US Muslims & Media…Lost Love

As usual Muslims are playing the victim card, but this time it is against the MSM which actually covers for Islam. No matter what non-Muslims do, Muslims will always want more.

Poor me victim card

US Muslims & Media…Lost Love
By Dina Rabie, IOL Staff

WASHINGTON – The Muslim community remains poles apart from the media industry in post- 9/11 America, where a severely negative image about Islam and Muslims is being projected by many media outlets in the absence of a clear Muslim media voice. “We have a big problem; it’s that other people are shaping the story about us,” Shahed Amanullah, editor-in-chief of, told

Media professionals agree that in the aftermath of the 9/11 attack, the US media put much focus on Muslims, estimated between 7-8 millions.

In many cases the media narratives were mostly stereotypical, and Muslims suffered constant media campaigns depicting them and their religion as a threat from within.

The latest episode came following the Fort Hood shooting tragedy last month, in which Maj. Nidal Hasan, a Muslim army psychiatrist, is accused of killing 13 fellow soldiers.

Many right-wing and conservative commentators have jumped on the wagon, using the attack to defame Islam and American Muslims.

“Since 9/11, the American Muslim community is on the receiving end. Its resources are sucked into defending its institutions and individuals,” says Abdus Sattar Ghazali, editor of the American Muslim Perspective website.

“Despite all this, ironically, American Muslims are always blamed by the anti-Muslim and anti-Islam media commentators as well as right-wing religious and political leaders that they are not condemning the so-called ‘Islamic terrorism’.”

Ibrahim Hooper, Communication Director at the Council on American Muslim relations (CAIR), said they advise their community on how to respond to media misrepresentation.

“We made sessions in CAIR for Muslims on how to interact with the mainstream media outlets in the US.”

Stephen Schwartz, head of the Union for Reform Judaism (URJ), America’s largest Jewish movement, has accused American media of demonizing Islam and portraying Muslims as “satanic figures” since the 9/11 attacks.

“The goal is to reach the general public, and for that we have to get involved in the mainstream media outlets,” believes Lekovic.

Absent Voice

American Muslim media professionals believe their community has not learnt to use the media as a powerful tool to project their own image away from the stereotypes currently being propagates about them and their religion by many.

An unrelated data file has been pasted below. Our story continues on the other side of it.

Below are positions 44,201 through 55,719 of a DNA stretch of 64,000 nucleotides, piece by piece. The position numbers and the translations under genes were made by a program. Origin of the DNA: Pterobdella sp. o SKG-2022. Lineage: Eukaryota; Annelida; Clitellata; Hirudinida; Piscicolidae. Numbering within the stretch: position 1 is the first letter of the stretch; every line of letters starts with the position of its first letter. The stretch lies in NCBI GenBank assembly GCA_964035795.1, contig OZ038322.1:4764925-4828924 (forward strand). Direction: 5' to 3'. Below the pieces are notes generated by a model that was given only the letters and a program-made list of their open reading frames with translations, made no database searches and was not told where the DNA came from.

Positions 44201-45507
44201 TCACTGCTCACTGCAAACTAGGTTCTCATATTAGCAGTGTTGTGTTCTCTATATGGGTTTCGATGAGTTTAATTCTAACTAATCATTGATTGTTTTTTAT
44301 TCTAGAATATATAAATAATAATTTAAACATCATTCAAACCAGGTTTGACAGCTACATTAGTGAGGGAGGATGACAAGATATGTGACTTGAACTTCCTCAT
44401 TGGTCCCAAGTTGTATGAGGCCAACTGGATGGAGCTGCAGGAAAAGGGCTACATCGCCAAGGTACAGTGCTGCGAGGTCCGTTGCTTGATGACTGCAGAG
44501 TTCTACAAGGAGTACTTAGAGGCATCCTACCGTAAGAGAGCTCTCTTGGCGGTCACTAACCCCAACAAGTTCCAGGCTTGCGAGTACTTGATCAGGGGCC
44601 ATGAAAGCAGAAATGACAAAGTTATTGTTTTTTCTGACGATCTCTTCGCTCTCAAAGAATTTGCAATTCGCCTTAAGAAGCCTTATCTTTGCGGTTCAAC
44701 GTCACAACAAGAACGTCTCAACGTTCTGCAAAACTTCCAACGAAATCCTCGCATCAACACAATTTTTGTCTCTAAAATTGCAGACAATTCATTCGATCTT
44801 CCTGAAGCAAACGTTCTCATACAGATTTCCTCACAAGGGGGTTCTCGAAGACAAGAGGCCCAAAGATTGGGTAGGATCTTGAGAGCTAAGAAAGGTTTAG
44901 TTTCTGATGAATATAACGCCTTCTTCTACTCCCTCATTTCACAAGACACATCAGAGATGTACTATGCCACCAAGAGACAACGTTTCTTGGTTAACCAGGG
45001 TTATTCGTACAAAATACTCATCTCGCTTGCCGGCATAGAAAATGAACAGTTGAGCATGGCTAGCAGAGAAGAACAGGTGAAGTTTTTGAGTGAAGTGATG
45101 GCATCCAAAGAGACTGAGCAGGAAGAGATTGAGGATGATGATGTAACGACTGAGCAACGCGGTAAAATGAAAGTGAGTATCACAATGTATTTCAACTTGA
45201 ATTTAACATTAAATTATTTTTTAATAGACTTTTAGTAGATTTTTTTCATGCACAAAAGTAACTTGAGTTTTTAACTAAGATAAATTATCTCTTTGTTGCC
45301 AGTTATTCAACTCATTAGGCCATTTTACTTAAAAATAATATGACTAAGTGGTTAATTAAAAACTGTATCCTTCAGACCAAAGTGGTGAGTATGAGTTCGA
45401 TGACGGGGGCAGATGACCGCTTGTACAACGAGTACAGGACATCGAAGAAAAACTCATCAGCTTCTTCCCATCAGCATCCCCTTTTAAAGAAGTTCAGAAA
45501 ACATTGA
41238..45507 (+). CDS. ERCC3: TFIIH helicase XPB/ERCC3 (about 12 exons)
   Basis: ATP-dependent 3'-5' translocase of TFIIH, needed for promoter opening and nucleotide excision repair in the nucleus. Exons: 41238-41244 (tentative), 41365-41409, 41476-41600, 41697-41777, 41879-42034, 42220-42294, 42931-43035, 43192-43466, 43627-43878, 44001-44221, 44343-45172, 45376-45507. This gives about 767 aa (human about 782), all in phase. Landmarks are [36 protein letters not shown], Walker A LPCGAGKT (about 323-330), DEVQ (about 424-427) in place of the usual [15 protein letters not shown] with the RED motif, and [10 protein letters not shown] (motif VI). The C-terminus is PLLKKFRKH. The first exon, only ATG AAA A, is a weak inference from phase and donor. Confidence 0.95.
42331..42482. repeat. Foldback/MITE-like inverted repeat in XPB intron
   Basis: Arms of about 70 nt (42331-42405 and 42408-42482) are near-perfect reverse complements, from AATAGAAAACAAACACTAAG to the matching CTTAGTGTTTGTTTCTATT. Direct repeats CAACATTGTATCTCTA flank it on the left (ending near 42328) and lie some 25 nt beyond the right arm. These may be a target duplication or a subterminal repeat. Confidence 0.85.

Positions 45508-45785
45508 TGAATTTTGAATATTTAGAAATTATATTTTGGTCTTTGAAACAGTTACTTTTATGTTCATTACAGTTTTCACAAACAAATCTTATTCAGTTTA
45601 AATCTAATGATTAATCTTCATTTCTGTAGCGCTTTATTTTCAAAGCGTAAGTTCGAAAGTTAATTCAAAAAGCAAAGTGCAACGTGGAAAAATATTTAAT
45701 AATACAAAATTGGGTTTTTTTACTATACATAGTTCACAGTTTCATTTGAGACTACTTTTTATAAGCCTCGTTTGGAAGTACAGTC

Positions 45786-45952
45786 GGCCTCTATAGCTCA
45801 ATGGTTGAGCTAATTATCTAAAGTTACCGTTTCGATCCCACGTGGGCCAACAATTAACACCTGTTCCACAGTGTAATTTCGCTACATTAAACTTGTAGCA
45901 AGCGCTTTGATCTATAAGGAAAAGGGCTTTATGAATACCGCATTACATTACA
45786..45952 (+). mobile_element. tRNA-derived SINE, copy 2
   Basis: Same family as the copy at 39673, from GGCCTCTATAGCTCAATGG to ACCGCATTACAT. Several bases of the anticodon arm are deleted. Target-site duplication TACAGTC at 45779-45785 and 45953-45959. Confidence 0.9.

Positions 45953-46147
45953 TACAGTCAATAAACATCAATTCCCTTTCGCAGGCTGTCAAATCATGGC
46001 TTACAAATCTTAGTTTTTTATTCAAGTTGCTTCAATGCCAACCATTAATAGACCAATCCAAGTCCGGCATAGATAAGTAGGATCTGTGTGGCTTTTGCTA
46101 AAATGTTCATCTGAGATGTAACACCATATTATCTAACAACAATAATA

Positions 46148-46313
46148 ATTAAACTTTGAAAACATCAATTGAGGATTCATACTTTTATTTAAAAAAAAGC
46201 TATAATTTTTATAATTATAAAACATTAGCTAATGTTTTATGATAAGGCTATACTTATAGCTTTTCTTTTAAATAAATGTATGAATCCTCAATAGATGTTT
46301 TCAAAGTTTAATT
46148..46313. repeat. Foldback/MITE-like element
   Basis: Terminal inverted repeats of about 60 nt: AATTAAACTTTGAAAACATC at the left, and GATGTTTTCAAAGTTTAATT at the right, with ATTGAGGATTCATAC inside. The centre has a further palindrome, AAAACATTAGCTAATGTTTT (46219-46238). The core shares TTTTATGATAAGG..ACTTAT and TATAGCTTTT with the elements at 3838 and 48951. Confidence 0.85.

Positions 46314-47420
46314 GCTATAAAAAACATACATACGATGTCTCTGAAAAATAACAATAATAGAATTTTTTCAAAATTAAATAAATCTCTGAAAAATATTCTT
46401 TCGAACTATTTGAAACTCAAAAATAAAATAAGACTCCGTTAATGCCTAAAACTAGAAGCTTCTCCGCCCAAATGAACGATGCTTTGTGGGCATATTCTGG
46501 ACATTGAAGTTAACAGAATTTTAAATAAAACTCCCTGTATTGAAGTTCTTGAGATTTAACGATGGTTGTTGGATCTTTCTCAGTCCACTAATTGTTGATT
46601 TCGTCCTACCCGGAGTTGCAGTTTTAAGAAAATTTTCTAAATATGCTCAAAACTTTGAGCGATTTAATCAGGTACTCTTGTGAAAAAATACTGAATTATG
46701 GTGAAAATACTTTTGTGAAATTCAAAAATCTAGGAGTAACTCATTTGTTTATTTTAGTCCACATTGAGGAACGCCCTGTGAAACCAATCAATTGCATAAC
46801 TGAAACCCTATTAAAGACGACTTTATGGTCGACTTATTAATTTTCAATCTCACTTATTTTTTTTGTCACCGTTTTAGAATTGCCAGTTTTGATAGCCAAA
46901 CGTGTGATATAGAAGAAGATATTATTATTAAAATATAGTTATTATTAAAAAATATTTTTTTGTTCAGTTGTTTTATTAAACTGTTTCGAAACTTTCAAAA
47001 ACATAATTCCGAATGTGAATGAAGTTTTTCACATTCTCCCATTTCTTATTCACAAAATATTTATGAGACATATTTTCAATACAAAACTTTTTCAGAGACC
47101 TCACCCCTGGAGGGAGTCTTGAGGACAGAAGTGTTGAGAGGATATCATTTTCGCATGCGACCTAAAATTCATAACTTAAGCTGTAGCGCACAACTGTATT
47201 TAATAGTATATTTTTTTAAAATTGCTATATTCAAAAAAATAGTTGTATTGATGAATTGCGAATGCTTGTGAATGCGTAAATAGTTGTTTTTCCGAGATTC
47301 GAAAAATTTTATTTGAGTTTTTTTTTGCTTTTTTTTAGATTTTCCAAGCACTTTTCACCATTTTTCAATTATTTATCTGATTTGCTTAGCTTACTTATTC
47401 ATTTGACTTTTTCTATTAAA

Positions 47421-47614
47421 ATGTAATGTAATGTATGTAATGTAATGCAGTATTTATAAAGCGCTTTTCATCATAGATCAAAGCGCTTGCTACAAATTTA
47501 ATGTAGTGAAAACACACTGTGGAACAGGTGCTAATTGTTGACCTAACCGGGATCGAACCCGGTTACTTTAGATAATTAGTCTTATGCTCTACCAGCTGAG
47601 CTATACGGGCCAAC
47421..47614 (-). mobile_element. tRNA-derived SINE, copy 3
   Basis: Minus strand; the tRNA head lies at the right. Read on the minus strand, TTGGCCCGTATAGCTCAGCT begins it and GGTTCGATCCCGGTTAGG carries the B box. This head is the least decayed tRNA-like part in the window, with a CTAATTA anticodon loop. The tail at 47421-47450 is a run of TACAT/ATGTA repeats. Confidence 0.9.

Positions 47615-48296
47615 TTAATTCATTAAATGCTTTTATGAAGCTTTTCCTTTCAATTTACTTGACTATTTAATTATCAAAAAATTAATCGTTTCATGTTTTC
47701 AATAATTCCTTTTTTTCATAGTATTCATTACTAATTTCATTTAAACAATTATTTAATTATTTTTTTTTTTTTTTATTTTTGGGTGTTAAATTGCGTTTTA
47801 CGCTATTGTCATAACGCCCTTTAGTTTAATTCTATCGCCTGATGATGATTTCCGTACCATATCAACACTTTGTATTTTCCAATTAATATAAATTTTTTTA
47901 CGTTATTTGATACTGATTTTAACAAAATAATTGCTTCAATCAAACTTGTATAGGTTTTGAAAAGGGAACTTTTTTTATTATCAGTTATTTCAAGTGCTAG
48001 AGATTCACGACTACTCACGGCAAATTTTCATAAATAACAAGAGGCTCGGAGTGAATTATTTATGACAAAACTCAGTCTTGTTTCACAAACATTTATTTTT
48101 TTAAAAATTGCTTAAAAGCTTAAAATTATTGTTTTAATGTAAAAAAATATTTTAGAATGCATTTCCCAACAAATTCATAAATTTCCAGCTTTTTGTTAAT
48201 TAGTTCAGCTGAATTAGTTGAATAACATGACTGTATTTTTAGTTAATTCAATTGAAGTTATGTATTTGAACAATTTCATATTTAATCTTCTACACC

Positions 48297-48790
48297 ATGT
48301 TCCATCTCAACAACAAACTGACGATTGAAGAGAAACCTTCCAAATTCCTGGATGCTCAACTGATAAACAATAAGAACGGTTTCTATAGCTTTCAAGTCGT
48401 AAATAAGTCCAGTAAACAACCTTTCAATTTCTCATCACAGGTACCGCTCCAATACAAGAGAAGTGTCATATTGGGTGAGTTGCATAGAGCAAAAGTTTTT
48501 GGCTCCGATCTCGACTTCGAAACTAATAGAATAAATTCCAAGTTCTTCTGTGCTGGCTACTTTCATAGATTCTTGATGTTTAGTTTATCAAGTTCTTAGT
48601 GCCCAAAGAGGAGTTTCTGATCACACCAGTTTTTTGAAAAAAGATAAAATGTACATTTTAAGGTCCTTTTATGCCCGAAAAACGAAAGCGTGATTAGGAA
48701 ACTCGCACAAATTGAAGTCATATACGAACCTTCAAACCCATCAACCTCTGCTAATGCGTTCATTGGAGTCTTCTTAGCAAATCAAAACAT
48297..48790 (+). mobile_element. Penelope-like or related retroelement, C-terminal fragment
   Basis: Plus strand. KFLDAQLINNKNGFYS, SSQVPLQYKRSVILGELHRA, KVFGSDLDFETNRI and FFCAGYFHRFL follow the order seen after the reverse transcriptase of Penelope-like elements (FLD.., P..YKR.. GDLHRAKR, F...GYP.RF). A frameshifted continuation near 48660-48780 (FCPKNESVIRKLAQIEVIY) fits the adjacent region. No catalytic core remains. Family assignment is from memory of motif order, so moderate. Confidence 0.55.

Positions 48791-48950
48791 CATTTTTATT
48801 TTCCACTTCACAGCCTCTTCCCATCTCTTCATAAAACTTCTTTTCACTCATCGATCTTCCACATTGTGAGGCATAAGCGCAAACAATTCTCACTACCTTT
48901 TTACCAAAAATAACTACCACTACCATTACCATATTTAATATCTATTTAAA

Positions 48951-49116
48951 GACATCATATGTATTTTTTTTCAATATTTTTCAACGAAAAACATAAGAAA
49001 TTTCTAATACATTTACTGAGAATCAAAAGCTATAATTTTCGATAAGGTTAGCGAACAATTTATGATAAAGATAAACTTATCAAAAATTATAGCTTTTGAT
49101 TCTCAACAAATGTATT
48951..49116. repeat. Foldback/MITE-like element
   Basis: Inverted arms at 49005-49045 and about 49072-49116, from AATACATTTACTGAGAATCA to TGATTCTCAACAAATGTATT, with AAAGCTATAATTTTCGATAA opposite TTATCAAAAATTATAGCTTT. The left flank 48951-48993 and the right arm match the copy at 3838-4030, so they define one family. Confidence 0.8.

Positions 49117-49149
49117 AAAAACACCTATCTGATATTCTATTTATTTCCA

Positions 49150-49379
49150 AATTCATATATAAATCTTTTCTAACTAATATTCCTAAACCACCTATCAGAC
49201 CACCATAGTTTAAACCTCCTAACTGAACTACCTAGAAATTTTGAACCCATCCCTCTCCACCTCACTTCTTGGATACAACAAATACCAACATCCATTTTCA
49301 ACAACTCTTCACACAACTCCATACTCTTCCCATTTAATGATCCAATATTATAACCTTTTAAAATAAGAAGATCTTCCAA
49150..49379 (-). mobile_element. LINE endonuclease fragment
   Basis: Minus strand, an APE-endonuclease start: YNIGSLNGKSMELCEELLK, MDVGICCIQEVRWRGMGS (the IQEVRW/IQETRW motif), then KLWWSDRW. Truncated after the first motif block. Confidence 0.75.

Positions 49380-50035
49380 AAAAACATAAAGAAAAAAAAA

“Other groups in the US have their own media outlets. Latinos for example have national newspapers now,” notes Amanullah, an award-winning journalist who writes regularly about the challenges and opportunities facing Islam in America.

“We have no national newspapers, magazines or TV stations.”

Ghazali agrees that there is no major Muslim TV or radio network to project the news and analysis from the Muslim or Islamic point of view.

Even the few Muslim outlets present, he asserts, are speaking to their community rather than reaching out to the wider American society.

“There are some ethnic printed media such as newspapers in Arabic, English and Urdu languages which are popular only in the concerned community.”

Omar Bin Abdullah, editor of Islamic Horizons – the largest circulating English-language Muslim periodical in the US and Canada – says that even the reach of the existing Muslim media is severely limited.

He says his publication goes to 60,000 homes, offices and libraries every two months.

“The distribution of other nonprofits is even smaller. If we are saying that we are 7 to 8 million, then a 100,000 copies for such a community is just too small.”

Bin Abdullah regrets that even Muslim professionals are barely noticeable in the mainstream media.

“The one or two names we see may not even represent us, the mainstream Muslims.”

But others contend that Muslims are not so far away from the media industry, but they are rather invisible.

“There are more Muslims working in the mainstream media than ever before. There are Muslims working in the CNN, ABC, New York Times,” Edina Lekovic, Communications Director at the Muslim Public Affairs Council (MPAC), told IOL.

“But they either keep their Muslims identities aside and work without telling everybody about it, or they maintain a professional attitude and keep distant from the Muslim societies.”

What Now?

Bin Abdullah, the Islamic Horizons editor, believes the solution for US Muslims media crisis is to have a national mainstream outlet that offers a Muslim view.

“Such positive representation will address the issue of spreading correct information about Islam.

It is funny how only Islam has the problem of being misunderstood. Then again you are most likely lying, like your religion encourages you to.

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